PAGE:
Poverty is one of the main reasons people choose not to evacuate, Trump said.
"Some of the areas are very poor," he said. "It's not easy for a person without the necessary money to leave."
FEMA Administrator Brock Long said federal resources are already in place throughout the affected areas. He added that FEMA teams, equipment and personnel have been deployed across the state and are ready to assist.
The hurricane, a category 4 storm, was forecast to make landfall early Wednesday afternoon. Earlier, Florida Gov. Rick Scott advised those who hadn't already evacuated that it was now too late.
"First responders will not be able to come out in the middle of the storm," he tweeted. "If you chose to stay in an evacuation zone, you must seek refuge immediately."
He declared a State of Emergency for the Florida Panhandle and Big Bend regions, where storm surge could reach 13 feet.
"That means the water will come miles in-shore," Scott said. "Listen to local officials. We can rebuild your house but we cannot rebuild your life."
In addition to storm surge, hurricane force winds are expected to cause widespread power outages. Electrical line crews from across the country are heading for Florida ahead of the storm so they are in position to restore power after the storm passes.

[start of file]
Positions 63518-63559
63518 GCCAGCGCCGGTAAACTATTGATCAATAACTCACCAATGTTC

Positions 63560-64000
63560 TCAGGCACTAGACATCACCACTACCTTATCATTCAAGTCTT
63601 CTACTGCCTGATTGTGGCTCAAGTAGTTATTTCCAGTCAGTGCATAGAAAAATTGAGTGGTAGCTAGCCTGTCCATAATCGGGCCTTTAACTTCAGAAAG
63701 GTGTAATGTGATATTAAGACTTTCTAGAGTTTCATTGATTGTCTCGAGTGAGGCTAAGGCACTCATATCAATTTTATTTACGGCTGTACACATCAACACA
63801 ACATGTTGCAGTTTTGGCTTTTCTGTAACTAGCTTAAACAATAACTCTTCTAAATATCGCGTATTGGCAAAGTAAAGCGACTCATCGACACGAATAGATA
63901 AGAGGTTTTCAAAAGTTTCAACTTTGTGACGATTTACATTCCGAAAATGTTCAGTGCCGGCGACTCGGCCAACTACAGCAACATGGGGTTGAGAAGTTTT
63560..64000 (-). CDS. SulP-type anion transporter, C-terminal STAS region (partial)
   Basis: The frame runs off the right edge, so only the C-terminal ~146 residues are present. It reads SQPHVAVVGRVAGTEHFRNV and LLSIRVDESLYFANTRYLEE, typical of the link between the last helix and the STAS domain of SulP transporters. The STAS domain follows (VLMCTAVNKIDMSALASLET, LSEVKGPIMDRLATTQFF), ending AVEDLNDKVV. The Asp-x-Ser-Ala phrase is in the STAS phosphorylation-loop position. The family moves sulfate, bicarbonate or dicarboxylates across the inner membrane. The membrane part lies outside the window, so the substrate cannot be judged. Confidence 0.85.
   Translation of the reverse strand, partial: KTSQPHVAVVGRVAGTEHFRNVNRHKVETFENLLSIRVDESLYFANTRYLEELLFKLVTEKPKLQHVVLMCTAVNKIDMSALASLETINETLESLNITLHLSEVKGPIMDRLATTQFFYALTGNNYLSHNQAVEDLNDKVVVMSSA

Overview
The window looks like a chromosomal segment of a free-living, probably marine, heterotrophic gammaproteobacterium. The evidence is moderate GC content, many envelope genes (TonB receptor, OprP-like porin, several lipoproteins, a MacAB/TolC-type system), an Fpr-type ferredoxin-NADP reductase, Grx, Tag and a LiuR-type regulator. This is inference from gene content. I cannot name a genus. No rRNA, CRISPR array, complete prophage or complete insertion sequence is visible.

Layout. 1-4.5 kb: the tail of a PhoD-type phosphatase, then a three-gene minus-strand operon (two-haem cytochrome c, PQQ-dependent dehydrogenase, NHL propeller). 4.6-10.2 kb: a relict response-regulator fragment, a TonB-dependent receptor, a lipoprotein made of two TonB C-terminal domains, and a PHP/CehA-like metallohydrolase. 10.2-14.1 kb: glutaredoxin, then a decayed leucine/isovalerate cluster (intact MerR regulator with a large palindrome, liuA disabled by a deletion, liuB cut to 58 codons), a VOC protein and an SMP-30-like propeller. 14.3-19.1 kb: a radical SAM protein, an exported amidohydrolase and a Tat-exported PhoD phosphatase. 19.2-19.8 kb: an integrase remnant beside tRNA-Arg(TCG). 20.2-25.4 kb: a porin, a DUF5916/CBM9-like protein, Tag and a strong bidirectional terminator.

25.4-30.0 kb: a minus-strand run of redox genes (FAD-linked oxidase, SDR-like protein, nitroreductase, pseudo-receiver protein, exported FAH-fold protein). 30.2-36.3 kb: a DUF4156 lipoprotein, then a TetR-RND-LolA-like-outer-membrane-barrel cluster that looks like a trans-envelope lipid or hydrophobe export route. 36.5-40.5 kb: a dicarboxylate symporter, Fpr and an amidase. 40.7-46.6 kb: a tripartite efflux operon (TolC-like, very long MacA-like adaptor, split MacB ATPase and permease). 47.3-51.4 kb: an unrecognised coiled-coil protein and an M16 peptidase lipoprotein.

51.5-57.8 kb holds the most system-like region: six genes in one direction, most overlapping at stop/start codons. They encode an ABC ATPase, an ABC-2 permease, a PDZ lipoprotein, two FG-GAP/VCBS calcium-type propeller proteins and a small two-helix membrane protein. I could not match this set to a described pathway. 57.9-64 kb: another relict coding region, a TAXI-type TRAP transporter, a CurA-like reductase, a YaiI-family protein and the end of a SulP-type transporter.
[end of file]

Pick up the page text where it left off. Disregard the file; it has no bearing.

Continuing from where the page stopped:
More than 200 utility workers gathered at the Pensacola Interstate Fairgrounds Tuesday from as far away as Michigan. Combined with Gulf Power's employees and contractors, there are more than 19,000 crews ready to go, Scott said.
Millions of Floridians lose power a year ago when Hurricane Irma affected the entire state. Some were without electricity for more than a week. Scott said there have been no fuel shortages or outages, yet.
Major airlines canceled all flights at Northwest Florida Beaches International Airport, but the facility said it will resume normal operations Thursday.
In Panama City, the Hathaway Bridge closed after winds surpassed 50 mph. Residents in that city were encouraged to shelter in place.
Engineering plans are also underway to get bridges and highways re-opened as soon as possible.
Michael will be the fourth storm rated Category 3 or higher to hit the Florida Panhandle since 1950. There are more 3.7 million people under a hurricane warning in Florida.